Misappropriation of trade secrets under Oregon law requires a showing of (1) a valuable commercial design, (2) a confidential relationship between the party asserting trade secret protection and the party who disclosed the information and (3) the key features of the design that were the creative product of the party asserting protection. Holland Dev. v. Manufacturers Consultants, 81 Or.App. 57, 62, 724 P.2d 844, 847 (1986).
This court reviews for abuse of discretion the grant or denial of a preliminary injunction. The use of an erroneous legal standard, the misapplication of law or a clearly erroneous finding of fact may serve as grounds for reversal. Big Country Foods v. Board of Educ., 868 F.2d 1085, 1087 (9th Cir. 1989).
Circumstantial evidence supports the court's preliminary conclusion that despite Ross's assurance he would not breach confidentiality, McCain knew that he would. McCain hired him knowing he was working on Lamb-Weston's blade. McCain told him to build a helical blade but said nothing about how he was to do it. In contrast, Lamb-Weston had specified what materials, dimensions and process to use. As a practical matter, it would be difficult for a person developing the same technology for two clients not to use knowledge gained from the first project in producing the second. This is obviously true here because McCain left the development to Ross.
McCain points to Ross's testimony that he left both the McCain and Lamb-Weston blades in the open where anyone could see them. McCain argues this shows that Lamb-Weston knew Ross was working on a McCain blade but was unconcerned about breaches of confidence. It was not clear error for the court to reject this proposition. Ross's failure to keep the blades segregated suggests he was using the same information to build both blades.
Furthermore, Lamb-Weston employees testified that they did not see the McCain blade at Ross's shop and that, when they learned in August 1990 that Ross was working for McCain, Lamb-Weston had him sign a confidentiality agreement. This demonstrates Lamb-Weston was concerned about protecting its trade secrets.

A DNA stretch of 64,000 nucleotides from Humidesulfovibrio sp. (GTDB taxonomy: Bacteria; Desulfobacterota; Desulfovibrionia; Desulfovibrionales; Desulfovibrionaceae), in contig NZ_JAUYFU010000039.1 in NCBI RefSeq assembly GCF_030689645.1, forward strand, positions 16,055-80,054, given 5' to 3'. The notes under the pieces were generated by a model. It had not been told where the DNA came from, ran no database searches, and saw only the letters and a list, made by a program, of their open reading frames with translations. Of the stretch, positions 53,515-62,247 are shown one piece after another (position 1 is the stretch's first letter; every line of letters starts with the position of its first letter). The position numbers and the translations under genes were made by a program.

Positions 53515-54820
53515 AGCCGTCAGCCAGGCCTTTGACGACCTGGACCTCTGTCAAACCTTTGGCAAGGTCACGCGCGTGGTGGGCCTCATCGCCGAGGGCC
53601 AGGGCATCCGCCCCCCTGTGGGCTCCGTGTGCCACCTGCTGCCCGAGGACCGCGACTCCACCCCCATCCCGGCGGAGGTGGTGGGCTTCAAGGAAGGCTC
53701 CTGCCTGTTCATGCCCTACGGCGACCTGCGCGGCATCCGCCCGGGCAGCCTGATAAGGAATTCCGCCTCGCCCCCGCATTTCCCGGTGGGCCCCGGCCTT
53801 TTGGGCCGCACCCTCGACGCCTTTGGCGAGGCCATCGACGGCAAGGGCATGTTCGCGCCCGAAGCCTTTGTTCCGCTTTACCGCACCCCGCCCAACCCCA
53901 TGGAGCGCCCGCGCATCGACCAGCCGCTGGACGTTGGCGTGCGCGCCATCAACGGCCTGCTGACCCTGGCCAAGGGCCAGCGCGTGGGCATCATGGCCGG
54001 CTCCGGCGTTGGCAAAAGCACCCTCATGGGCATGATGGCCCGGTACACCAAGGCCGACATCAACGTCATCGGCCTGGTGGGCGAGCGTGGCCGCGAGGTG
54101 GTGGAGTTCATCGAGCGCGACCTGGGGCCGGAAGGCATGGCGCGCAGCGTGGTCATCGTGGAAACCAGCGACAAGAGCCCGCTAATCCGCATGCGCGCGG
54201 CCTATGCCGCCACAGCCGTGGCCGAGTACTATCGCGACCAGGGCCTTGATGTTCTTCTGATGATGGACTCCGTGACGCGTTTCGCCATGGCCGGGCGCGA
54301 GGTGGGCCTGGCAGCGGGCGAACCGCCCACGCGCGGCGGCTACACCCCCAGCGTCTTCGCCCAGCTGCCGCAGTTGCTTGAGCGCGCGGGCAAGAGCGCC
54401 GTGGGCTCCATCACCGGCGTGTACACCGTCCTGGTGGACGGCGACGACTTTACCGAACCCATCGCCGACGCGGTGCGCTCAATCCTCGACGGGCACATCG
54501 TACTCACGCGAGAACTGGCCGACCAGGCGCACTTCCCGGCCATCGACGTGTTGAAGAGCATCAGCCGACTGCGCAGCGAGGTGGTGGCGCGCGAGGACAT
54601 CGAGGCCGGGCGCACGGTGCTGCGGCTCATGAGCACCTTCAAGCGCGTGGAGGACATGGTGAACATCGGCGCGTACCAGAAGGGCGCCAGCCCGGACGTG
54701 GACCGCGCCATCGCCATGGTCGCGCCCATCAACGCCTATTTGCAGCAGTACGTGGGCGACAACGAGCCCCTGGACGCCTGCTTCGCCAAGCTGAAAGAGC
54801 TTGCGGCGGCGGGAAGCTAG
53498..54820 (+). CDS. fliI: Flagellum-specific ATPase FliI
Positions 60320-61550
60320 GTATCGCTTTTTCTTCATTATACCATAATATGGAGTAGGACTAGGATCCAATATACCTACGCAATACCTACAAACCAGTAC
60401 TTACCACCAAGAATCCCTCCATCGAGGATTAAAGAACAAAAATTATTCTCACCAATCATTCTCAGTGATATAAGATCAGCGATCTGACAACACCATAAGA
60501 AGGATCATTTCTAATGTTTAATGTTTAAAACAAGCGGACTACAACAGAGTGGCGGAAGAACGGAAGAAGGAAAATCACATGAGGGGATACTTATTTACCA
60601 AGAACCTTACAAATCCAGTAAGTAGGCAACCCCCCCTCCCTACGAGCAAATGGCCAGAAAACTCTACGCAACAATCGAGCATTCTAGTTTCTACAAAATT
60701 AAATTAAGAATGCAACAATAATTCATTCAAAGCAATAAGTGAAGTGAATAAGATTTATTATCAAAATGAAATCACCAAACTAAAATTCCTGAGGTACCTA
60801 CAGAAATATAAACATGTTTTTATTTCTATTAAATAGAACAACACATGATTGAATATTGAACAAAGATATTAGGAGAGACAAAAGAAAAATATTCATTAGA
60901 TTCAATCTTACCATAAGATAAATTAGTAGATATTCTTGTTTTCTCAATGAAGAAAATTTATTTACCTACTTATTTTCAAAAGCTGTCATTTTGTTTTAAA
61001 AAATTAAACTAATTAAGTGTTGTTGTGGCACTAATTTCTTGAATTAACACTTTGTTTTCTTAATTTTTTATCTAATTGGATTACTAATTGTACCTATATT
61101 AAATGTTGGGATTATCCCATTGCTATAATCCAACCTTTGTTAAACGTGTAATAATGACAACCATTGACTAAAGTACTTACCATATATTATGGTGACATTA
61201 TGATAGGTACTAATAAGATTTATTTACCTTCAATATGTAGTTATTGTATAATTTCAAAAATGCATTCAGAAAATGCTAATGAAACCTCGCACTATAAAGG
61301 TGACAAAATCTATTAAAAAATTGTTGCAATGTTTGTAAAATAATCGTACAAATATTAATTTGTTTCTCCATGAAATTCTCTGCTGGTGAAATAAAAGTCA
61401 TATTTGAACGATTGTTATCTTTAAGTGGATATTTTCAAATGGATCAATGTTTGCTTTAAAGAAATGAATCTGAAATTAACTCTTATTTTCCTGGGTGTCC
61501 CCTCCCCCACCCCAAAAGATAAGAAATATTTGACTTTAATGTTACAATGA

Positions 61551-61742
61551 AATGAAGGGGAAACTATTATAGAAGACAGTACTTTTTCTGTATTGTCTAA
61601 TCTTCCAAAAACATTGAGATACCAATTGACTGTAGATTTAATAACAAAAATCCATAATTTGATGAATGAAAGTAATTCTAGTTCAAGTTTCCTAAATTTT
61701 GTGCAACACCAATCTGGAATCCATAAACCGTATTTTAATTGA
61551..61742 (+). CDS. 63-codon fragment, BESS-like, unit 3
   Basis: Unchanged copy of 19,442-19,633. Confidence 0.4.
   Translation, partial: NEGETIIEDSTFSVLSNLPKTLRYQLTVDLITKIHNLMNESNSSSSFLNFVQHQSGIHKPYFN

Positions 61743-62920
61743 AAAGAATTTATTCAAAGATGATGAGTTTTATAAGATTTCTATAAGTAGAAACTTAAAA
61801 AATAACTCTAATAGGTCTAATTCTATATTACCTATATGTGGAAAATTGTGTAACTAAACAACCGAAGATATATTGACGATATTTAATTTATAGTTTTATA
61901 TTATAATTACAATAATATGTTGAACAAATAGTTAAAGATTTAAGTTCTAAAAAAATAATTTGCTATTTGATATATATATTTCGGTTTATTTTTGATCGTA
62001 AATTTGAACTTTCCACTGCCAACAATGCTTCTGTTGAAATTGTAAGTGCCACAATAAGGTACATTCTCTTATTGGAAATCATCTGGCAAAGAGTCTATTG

Probable success in showing misappropriation is also supported by testimony that Livermore gave McCain a copy of the confidential patent application five months before the patent issued. McCain did not challenge this testimony.
In its reply brief, McCain argues that the Lamb-Weston information Ross had was not confidential. We decline to address arguments not raised in the appellant's opening brief. See Sanchez v. City of Santa Ana, 915 F.2d 424, 430 (9th Cir. 1990).
Were we to view this argument as part of McCain's assertion that it did not know Ross was breaching any confidentiality and address it, we would find no clear error. McCain acknowledges that at the outset Ross orally agreed to keep Lamb-Weston's information confidential. It also does not challenge the finding that the blade and the fabrication process were trade secrets.
In addition, Lamb-Weston's efforts to secure first a written confidentiality agreement and then an exclusivity agreement show it believed the information Ross had was confidential. See Holland Dev. v. Manufacturers Consultants, 81 Or.App. 57, 62-63, 724 P.2d 844, 847-48 (1986) (finding a confidential relationship existed and noting that the employer would not invest time and money to develop a project simply to allow its employee to turn around and use the developed technology for personal benefit); E.V. Prentice Dryer Co. v. Northwest Dryer Machinery Co., 246 Or. 78, 81-82, 424 P.2d 227, 229 (1967) (finding no confidentiality agreement where the information was not of a confidential nature and there was nothing in the employment relationship indicating that the plaintiff wanted it to be secret).